Renewable energy debate in Australia needs to focus on emissions

by David Blowers and Cameron Chisholm

Published by The Age, Thursday 23 July

Public debate is essential to democracy. But the debate around renewable energy has become so toxic, so heavily politicised, that it is taking attention away from the main game: what is the most effective and least painful way to tackle climate change?

Hard on the back of a public row over the Renewable Energy Target (RET), the government has maintained its anti-renewables reputation by directing the Clean Energy Finance Corporation (CEFC) to stop funding wind farms and small-scale solar projects. The directive just looks like picking a fight. With each fresh announcement, it becomes harder to see the government’s position as anything other than hostility towards renewables and a hope that they and the whole climate change debate will simply go away.

And the Labor Party has hit back. Bill Shorten on Wednesday put forward a policy that would require 50 per cent of Australia’s electricity to come from renewables by 2030. Labor has promised there will be no carbon tax; instead, it will focus on renewables. Both sides have drawn up the battlelines for the next election, and both sides are dreaming.

On television on Wednesday opposition environment spokesman Mark Butler said that increased penetration of renewables in the electricity sector will put “downward pressure on power prices”. This frequently-made claim might please the renewable energy industry and its supporters, but it also clouds the debate.

This claim stems from the fact that having more renewables in an oversupplied electricity generation market reduces wholesale prices. Once built, renewables produce electricity at a very low cost. That means they can bid into the market at a lower price than coal and gas-fired power, both of which have a fuel cost. Generators with higher fuel costs will find it harder to bid into the market, which means the average wholesale price will come down, at least in the short term.

But in the long run, it’s not the fuel cost but the total cost of renewables that counts. Even though the cost of solar photovoltaics and wind energy has come down significantly, it is still more expensive to produce electricity from these sources than it is from the traditional fossil fuel sources we’ve relied upon for many years. Replacing existing coal generation with new renewables will increase the financial cost of providing electricity, which consumers will eventually have to pay.

Similarly, Shorten says that renewable energy will create jobs. It will. But moving away from fossil fuel generation will also cost jobs. Try telling workers in the Latrobe Valley about all these new economic benefits from green technologies. In a carbon constrained world, their livelihoods are very much under threat.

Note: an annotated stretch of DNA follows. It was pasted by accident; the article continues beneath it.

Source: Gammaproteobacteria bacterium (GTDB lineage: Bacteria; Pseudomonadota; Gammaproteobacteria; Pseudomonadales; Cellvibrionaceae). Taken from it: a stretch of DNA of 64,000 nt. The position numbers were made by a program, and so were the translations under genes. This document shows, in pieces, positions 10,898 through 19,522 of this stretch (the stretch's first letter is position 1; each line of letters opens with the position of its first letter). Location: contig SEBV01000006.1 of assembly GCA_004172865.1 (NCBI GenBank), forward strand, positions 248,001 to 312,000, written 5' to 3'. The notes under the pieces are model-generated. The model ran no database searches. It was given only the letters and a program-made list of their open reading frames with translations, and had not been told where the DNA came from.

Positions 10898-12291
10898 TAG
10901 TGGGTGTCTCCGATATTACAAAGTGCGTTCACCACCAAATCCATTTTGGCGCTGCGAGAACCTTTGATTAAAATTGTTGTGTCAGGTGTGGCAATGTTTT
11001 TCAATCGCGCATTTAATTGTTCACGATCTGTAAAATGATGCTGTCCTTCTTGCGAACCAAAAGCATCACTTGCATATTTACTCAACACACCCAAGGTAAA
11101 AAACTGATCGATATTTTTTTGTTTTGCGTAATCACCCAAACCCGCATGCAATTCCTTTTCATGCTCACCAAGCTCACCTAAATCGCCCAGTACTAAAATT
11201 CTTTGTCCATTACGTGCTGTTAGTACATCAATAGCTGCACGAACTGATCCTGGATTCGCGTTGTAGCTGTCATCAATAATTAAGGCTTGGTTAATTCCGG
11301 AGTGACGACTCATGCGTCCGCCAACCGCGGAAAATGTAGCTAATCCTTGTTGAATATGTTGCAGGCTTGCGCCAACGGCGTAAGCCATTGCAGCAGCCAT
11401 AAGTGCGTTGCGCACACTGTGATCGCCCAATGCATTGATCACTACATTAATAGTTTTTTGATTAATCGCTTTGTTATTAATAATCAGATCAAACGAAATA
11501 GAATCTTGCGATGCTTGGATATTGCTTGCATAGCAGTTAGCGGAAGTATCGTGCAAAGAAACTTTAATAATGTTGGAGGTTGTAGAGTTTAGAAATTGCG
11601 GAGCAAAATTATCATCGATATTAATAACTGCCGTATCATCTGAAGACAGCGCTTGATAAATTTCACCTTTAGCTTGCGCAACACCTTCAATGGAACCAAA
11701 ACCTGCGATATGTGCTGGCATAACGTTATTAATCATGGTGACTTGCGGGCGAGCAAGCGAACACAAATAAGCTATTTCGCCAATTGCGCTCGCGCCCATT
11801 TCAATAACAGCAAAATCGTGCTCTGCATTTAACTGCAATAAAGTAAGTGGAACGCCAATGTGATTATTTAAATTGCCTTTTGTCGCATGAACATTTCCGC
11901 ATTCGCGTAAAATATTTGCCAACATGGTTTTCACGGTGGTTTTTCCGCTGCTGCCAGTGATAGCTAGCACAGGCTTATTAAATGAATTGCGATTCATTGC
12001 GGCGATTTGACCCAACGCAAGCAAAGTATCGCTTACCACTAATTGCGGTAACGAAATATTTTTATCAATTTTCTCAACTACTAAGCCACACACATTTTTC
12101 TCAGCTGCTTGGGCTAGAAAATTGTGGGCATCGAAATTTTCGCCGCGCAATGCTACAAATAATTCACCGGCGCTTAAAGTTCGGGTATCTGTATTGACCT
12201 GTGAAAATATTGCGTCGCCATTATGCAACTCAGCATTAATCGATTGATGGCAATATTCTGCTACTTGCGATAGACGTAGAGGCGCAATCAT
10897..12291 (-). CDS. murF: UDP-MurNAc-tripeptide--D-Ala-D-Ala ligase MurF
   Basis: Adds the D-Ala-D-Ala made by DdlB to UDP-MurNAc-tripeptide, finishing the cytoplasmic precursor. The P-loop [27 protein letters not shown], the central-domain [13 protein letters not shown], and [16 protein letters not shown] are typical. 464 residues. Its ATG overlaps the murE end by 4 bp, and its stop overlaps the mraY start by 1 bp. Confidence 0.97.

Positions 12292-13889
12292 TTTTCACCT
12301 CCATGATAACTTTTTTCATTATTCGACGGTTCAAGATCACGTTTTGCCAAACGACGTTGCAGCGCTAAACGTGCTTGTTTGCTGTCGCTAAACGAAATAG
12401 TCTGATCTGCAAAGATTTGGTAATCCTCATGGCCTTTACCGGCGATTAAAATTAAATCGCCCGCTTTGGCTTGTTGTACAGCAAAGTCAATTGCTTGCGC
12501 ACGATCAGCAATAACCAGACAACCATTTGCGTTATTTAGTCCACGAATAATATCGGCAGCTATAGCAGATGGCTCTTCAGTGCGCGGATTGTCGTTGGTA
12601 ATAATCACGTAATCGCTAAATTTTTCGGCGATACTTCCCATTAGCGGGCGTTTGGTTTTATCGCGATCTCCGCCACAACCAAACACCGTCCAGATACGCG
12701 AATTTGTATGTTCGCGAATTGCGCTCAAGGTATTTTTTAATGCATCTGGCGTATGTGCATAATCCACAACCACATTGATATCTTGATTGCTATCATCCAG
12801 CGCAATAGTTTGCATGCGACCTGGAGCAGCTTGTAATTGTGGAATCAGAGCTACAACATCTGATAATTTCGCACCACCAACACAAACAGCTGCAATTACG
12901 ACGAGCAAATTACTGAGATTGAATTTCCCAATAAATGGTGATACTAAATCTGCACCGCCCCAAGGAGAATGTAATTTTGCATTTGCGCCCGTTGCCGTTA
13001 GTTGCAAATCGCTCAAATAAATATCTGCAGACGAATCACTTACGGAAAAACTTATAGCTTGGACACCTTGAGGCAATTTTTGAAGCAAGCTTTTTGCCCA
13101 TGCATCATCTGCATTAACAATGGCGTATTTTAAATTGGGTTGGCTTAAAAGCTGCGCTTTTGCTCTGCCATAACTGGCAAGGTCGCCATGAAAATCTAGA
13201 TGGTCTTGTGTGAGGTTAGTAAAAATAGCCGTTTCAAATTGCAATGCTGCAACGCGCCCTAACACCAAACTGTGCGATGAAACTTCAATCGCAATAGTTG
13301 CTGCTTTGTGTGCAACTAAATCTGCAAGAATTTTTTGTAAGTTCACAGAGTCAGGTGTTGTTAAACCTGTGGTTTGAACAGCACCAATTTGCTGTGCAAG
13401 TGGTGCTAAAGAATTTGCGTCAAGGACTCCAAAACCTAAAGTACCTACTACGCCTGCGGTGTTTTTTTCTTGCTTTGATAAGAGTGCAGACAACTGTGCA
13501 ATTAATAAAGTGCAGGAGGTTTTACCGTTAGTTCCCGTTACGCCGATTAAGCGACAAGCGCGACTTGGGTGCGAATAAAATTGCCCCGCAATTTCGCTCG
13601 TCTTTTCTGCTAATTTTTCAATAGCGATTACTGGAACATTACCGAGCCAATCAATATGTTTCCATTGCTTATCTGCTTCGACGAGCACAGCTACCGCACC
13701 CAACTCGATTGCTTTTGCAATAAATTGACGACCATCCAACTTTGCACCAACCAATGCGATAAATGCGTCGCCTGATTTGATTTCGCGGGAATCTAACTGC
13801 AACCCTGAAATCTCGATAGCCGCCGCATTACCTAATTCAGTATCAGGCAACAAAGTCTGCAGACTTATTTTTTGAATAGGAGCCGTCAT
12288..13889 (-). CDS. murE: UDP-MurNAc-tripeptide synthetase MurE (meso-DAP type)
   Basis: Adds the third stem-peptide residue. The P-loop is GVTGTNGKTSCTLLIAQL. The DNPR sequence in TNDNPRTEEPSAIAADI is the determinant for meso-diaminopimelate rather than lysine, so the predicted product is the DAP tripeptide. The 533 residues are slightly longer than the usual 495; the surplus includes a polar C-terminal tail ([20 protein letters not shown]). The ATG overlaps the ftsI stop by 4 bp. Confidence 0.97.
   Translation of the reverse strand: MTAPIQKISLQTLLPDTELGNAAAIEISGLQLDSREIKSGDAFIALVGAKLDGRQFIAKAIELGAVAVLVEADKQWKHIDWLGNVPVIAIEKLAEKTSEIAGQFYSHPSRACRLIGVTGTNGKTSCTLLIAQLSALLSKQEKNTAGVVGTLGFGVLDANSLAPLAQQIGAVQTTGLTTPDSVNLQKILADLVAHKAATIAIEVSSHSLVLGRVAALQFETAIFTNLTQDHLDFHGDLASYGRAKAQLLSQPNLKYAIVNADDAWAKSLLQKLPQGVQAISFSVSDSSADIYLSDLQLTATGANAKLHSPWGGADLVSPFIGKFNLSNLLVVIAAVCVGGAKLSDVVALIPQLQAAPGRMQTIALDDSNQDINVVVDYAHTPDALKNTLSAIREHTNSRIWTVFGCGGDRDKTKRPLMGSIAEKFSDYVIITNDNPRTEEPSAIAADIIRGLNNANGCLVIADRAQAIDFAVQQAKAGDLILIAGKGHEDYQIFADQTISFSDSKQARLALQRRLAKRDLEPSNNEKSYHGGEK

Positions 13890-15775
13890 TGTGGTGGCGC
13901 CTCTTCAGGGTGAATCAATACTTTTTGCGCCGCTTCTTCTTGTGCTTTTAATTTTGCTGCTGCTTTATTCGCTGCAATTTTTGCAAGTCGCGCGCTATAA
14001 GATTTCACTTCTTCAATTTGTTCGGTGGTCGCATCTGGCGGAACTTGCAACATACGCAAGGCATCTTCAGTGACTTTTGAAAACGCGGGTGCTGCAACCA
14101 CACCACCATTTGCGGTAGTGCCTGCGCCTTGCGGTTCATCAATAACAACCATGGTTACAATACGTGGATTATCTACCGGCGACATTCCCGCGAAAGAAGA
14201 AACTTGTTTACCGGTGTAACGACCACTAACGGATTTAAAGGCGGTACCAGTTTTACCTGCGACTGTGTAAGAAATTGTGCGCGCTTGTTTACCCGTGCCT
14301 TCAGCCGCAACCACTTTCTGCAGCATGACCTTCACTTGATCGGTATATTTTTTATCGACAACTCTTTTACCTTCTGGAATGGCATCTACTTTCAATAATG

None of this means we should not include more renewables in the electricity mix. On the contrary, they are highly likely to form a large part, even all, of our electricity needs if we decarbonise our economy by 2050. One reason they cost more is that fossil fuel generation does not have to pay for the emissions it produces. Include this cost through an emissions trading scheme or a carbon tax and renewables instantly become more competitive.

And this is the point. Reducing emissions will come at a financial cost but we need to do it. Doing nothing will be far more expensive in the long run.

The fight over renewables is not the fight we should be having. For Australia to play its part in limiting global temperature increases to 2 degrees, our economy must be largely decarbonised by 2050. The transition is likely to be far from painless. We should be debating how to reduce our emissions at least cost, not the current political-media obsession on the good versus bad of renewable energy.

Any policy that will drive emissions down to the extent that is needed is going to be more expensive than business as usual. Lost in the toxic debate around a carbon tax is the fact that the current government’s emissions reduction policy also imposes a cost on society. The previous government’s attempt to introduce a price on carbon foundered in part on an inability to explain that emissions can only be driven down if they are made more expensive to produce, as a carbon price sought to do. Labor’s new proposal, and its evasion of this key fact, looks like history repeating.

Australia needs a sensible, bipartisan emissions reduction policy that can achieve our emissions reduction targets at least cost, a policy that is explained clearly to the country. It is time to end the current damaging debate – renewables are good versus renewables are bad – and get honest with the public about what tackling climate change really means.